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GOP’s off-base definition of ‘patriotism’

Updated

After two years of civil war, there are some loud voices arguing that now is the time for the United States to take strong military action in Syria.

Both Senators John McCain and Lindsey Graham are deeply patriotic men. They’re also extremely critical of the president’s reluctance to engage in yet another foreign conflict. But they also illustrate an interesting manifestation of what patriotism now appears to mean in the minds of many Republicans.

You see, during the last election campaign, the president himself drew attention to the issue of patriotism—but not as it relates to foreign policy. Instead, he wanted a new form of patriotism here at home.

Few people would dispute the desperate need for investment in this country. Unemployment is still too high, and the sequester is threatening to make matters much worse. And that’s without even mentioning the physical environment. The American Society of Civil Engineers, in its most recent report card, gives the nation’s infrastructure a D+. And the same organization estimates that if roads and bridges continue to deteriorate, then it’ll cost American businesses no less than $1.3 trillion in “transportation delays, blackouts and brownouts, and water main breaks.”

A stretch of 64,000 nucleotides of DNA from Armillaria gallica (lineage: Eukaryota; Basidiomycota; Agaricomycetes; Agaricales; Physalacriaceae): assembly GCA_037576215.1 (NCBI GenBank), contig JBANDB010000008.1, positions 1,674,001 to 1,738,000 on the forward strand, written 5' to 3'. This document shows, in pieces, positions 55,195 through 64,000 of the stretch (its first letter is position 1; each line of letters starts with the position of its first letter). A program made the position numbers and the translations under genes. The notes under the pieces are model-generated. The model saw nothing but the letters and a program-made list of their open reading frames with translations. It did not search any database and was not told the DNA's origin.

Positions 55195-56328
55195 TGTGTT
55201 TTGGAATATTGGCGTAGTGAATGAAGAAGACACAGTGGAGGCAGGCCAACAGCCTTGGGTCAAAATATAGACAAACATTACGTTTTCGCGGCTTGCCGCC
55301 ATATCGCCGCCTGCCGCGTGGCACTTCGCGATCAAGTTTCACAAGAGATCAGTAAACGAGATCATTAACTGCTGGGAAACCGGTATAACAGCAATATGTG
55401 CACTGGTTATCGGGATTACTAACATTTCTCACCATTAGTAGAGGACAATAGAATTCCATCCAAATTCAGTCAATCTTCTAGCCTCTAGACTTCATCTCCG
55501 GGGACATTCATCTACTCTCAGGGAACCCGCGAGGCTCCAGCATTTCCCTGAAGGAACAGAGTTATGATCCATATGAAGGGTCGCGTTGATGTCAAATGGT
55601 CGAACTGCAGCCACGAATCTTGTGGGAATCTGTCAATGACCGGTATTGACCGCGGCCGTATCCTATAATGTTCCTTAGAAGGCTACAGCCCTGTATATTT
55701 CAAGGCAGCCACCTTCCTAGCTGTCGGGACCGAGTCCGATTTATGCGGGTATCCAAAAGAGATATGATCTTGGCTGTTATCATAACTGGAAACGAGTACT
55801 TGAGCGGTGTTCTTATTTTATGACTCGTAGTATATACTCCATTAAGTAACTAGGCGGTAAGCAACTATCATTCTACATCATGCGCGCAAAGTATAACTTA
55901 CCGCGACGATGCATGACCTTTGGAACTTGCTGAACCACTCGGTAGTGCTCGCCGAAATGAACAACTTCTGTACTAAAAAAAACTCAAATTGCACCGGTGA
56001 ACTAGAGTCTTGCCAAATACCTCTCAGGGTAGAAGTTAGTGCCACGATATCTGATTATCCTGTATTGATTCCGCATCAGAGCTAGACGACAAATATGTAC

And yet, when the president tried to propose the American Jobs Act—which independent analysts said would create as many as two million jobs, boost GDP by 1.3%, would improve the nation’s infrastructure, and was fully paid for—Republicans wouldn’t give it the time of day.

So they would support the president if he ventured into another war, but they won’t support him when he tries to do something for the nation at home.

That’s patriotism—care of the Republican Party, 2013.

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GOP's off-base definition of 'patriotism'

Updated